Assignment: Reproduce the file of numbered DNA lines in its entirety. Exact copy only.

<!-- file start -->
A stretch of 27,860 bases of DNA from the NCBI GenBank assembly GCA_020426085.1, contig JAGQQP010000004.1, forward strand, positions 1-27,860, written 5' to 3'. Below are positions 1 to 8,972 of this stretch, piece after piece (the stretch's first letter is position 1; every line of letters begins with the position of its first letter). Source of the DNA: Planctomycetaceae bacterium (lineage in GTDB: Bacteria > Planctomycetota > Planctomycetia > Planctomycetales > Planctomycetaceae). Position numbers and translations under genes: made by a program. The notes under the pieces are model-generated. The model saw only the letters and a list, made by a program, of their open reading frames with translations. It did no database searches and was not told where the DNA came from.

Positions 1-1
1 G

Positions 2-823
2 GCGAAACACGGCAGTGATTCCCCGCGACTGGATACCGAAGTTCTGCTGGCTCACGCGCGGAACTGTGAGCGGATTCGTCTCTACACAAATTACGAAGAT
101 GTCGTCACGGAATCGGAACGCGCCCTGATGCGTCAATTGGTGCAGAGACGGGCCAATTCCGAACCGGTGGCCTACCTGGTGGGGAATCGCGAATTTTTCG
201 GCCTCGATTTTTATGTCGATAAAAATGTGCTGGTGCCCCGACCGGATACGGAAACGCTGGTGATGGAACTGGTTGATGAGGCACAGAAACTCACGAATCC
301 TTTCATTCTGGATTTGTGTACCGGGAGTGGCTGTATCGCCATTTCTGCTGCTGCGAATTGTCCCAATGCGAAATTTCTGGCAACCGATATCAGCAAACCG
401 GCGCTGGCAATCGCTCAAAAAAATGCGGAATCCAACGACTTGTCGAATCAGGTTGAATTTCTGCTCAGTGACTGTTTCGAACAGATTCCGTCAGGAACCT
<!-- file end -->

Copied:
A stretch of 27,860 bases of DNA from the NCBI GenBank assembly GCA_020426085.1, contig JAGQQP010000004.1, forward strand, positions 1-27,860, written 5' to 3'. Below are positions 1 to 8,972 of this stretch, piece after piece (the stretch's first letter is position 1; every line of letters begins with the position of its first letter). Source of the DNA: Planctomycetaceae bacterium (lineage in GTDB: Bacteria > Planctomycetota > Planctomycetia > Planctomycetales > Planctomycetaceae). Position numbers and translations under genes: made by a program. The notes under the pieces are model-generated. The model saw only the letters and a list, made by a program, of their open reading frames with translations. It did no database searches and was not told where the DNA came from.

Positions 1-1
1 G

Positions 2-823
2 GCGAAACACGGCAGTGATTCCCCGCGACTGGATACCGAAGTTCTGCTGGCTCACGCGCGGAACTGTGAGCGGATTCGTCTCTACACAAATTACGAAGAT
101 GTCGTCACGGAATCGGAACGCGCCCTGATGCGTCAATTGGTGCAGAGACGGGCCAATTCCGAACCGGTGGCCTACCTGGTGGGGAATCGCGAATTTTTCG
201 GCCTCGATTTTTATGTCGATAAAAATGTGCTGGTGCCCCGACCGGATACGGAAACGCTGGTGATGGAACTGGTTGATGAGGCACAGAAACTCACGAATCC
301 TTTCATTCTGGATTTGTGTACCGGGAGTGGCTGTATCGCCATTTCTGCTGCTGCGAATTGTCCCAATGCGAAATTTCTGGCAACCGATATCAGCAAACCG
401 GCGCTGGCAATCGCTCAAAAAAATGCGGAATCCAACGACTTGTCGAATCAGGTTGAATTTCTGCTCAGTGACTGTTTCGAACAGATTCCGTCAGGAACCT